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Haematologica. 1997 May-Jun;82(3):328-31.

Noninvasive diagnosis of pulmonary embolism.

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Department of Medicine, Geneva University Hospital, Switzerland.



Pulmonary embolism (PE), with an incidence of 23 per 100,000 patients per year, is a frequent clinical problem, responsible for 200,000 deaths each year in the United States. Pulmonary angiography, the gold standard for diagnosing PE, is invasive, costly and not universally available. Moreover, PE is confirmed in only approximately 30% of patients in whom it is suspected, rendering noninvasive screening tests necessary. Several strategies have been recently proposed to reduce the need for pulmonary angiography in the diagnostic workup of pulmonary embolism. The objective of this article is to analyze the individual performance of the new diagnostic instruments and their combination in rational diagnostic strategies.


The author has been working in this field and has contributed original papers on diagnosis of pulmonary embolism and cost-effectiveness of noninvasive diagnostic tests. In addition, the material examined in this article includes articles published in the journals covered by the Science Citation Index and Medline.


Several strategies have been recently proposed to reduce the need for pulmonary angiography in the diagnostic workup of pulmonary embolism. The PIOPED study has established the value of ventilation-perfusion lung scan, a normal perfusion lung scan virtually ruling out PE, whereas a high probability lung scan is considered diagnostic in face of reasonable clinical suspicion. All other lung scan results are nondiagnostic. However, clinical evaluation, although insufficiently accurate to yield a definitive diagnosis, is probably reliable enough to be used for estimating pretest probability of PE. The combination of a low clinical probability of PE and a so-called low probability lung scan yields a very low posttest probability of PE, thus foregoing the need for pulmonary angiography. Other useful instrument in patients with nondiagnostic scans is plasma D-dimer (DD) measurement (ELISA assay), which when under a cutoff value of 500 micrograms/L potentially exclude PE, due to high sensitivity (97%). Conversely, venous compression ultrasonography of the lower limbs (US) is highly specific (98%) for deep vein thrombosis (DVT), and disclosing a DVT warrants anticoagulant treatment without resorting to angiography. The potential role of echocardiography is also discussed. The rational sequence of noninvasive tests is currently under discussion. Performing D-dimer and US before lung scan may be the most cost-effective strategy, pulmonary angiography being performed only in case of an inconclusive noninvasive workup.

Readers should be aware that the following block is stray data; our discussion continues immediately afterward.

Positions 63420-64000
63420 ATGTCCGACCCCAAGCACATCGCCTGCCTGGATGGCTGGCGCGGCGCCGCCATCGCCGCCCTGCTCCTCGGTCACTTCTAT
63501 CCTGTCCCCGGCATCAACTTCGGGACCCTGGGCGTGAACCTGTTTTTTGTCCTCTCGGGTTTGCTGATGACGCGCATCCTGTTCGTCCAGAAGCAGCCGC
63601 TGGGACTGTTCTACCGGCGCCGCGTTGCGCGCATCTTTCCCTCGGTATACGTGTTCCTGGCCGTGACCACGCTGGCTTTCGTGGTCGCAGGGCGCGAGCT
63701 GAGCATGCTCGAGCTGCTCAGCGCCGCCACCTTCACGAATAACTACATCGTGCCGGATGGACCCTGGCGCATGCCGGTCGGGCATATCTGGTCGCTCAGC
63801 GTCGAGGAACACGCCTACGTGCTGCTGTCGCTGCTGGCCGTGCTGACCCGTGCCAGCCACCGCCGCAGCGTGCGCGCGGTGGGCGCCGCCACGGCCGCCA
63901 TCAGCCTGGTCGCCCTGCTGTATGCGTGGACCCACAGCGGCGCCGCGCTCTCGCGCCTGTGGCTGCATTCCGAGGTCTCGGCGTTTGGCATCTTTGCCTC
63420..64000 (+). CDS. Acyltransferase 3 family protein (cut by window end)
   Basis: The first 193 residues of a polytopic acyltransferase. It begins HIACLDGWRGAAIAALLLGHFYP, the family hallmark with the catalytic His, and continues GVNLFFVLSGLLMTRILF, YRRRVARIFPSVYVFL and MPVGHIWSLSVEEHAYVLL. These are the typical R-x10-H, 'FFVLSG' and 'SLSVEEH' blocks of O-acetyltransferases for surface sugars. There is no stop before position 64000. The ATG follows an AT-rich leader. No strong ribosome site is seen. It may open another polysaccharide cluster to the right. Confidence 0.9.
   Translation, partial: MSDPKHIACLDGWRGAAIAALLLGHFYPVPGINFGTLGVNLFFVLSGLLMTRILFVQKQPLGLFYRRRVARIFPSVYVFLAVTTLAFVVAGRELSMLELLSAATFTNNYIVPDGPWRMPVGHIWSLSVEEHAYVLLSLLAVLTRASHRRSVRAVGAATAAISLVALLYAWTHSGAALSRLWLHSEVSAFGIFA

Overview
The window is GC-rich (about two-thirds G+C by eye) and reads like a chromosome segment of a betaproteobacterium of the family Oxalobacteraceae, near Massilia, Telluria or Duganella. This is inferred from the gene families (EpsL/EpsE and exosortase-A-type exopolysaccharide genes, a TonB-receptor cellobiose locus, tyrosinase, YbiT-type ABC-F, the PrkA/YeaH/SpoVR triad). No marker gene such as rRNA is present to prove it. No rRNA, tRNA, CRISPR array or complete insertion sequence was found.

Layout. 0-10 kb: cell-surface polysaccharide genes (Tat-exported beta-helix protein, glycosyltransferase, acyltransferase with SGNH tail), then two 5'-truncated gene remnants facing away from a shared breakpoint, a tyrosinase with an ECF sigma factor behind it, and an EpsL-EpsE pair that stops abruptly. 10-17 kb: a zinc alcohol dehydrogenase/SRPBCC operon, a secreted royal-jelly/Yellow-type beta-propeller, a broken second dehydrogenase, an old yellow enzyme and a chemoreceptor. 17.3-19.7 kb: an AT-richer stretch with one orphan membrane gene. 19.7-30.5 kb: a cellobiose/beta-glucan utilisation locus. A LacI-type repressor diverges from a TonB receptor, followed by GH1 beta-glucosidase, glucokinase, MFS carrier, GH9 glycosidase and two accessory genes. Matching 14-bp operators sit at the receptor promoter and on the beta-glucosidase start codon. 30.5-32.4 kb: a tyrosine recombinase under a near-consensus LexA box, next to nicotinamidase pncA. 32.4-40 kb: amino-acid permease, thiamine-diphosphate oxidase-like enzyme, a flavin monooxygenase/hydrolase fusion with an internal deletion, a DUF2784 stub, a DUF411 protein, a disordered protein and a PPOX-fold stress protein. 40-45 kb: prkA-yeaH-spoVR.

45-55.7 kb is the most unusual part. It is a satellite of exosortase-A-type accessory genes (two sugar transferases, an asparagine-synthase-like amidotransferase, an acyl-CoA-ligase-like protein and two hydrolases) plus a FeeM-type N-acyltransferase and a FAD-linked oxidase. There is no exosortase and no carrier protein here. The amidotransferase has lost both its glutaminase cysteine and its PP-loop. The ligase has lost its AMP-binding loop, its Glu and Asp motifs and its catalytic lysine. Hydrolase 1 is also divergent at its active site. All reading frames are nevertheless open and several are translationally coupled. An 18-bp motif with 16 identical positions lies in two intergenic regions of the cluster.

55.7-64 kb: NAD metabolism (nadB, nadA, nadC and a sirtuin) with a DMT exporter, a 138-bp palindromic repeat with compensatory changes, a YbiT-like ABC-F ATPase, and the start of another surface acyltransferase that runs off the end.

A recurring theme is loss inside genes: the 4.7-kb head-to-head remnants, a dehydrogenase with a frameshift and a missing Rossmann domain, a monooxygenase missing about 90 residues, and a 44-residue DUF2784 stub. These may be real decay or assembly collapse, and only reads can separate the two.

Even though PE remains a difficult diagnostic challenge, the availability of novel noninvasive tests (plasma D-dimer and ultrasonography of the lower limbs) and the rehabilitation of clinical assessment allow a more rational and sparse prescription of pulmonary angiography. More work needs to be done to assess test performances and refine diagnostic strategies in distinct patient subgroups, particularly those hospitalized. Screening patients with plasma D-dimer and ultrasonography of the lower limbs may be the most cost-effective strategy, at least in outpatients.

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